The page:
Oliveira da Serra

The Mediterranean diet is a lot more than food. It translates a whole life style that is based on a set of skills, knowledge, rituals, symbols, and traditions concerning crops, harvesting, fishing, animal husbandry, conservation, processing, cooking, and particularly the sharing and consumption of food.

To follow the ten steps mentioned above is a tasty, practical, economic and environmentally friendly way to increase your health and quality of life. The Mediterranean diet has been associated with an increased longevity, with an improved bone mineralization, with the maintenance of a healthy weight, with the reduction of cardiovascular diseases, with the prevention of diabetes, and with a diminished prevalence of neurodegenerative diseases like Parkinson’s or Alzheimer’s.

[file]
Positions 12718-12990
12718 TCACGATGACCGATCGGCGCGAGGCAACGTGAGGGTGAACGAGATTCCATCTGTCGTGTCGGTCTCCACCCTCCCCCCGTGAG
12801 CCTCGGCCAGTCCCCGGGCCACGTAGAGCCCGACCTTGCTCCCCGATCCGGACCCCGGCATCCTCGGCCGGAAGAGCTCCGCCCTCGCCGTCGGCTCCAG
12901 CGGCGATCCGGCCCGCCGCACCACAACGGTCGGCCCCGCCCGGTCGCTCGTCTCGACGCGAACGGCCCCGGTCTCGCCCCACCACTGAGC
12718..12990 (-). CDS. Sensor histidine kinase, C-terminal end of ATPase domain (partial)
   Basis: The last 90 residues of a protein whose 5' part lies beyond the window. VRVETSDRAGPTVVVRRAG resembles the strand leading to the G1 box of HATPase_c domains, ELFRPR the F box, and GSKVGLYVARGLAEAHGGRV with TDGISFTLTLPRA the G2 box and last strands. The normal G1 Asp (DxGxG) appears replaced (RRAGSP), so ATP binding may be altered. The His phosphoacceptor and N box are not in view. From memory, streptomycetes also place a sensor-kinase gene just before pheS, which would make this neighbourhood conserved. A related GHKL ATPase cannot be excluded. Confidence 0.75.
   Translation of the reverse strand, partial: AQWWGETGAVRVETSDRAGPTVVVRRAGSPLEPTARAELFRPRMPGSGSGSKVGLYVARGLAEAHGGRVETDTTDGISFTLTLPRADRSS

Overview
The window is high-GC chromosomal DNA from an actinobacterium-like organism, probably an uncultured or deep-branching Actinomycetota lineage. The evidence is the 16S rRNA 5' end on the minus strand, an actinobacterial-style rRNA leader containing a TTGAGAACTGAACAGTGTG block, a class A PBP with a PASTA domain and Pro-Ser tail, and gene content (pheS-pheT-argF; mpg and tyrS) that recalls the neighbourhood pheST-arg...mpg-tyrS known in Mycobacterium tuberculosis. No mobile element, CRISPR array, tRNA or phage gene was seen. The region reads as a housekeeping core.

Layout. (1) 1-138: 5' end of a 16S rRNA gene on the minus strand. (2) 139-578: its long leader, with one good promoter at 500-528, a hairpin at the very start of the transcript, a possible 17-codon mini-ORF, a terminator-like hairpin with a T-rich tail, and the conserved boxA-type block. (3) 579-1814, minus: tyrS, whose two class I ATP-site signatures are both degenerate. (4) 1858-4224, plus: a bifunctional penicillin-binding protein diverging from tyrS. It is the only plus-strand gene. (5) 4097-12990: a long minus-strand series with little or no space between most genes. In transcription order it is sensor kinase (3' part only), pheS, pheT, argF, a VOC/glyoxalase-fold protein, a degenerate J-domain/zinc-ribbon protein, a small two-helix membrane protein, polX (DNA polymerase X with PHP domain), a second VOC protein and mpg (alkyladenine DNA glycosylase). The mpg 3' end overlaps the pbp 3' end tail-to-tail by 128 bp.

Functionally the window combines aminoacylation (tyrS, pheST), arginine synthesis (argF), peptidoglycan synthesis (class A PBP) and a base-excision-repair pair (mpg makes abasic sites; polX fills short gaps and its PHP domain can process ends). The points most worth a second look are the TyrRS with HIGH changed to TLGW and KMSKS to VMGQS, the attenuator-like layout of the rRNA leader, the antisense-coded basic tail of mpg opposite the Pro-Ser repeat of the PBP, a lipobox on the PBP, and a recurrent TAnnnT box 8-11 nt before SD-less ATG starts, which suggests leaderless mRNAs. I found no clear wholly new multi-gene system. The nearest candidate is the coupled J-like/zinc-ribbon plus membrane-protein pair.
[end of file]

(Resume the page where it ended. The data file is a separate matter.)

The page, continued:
The Mediterranean diet reduces your risk of developing Alzheimer’s disease and delays cognitive decline onset.
The Mediterranean diet is more effective in loosing excess weight and maintaining a healthy weight than a low fat diet.
The Mediterranean diet has been associated with longevity.
When compared to a low fat diet, the Mediterranean diet enriched with olive oil and nuts increases cardiovascular health reducing the risk of heart attack, stroke, and premature death.
In people with Rheumatoid Arthritis, the Mediterranean diet reduces inflammation, improves mobility, and increases vitality.
Commitment to the Mediterranean diet reduces the risk of developing diabetes. It helps to maintain glicemic control and prevents cardiovascular damage in individuals with established diabetes.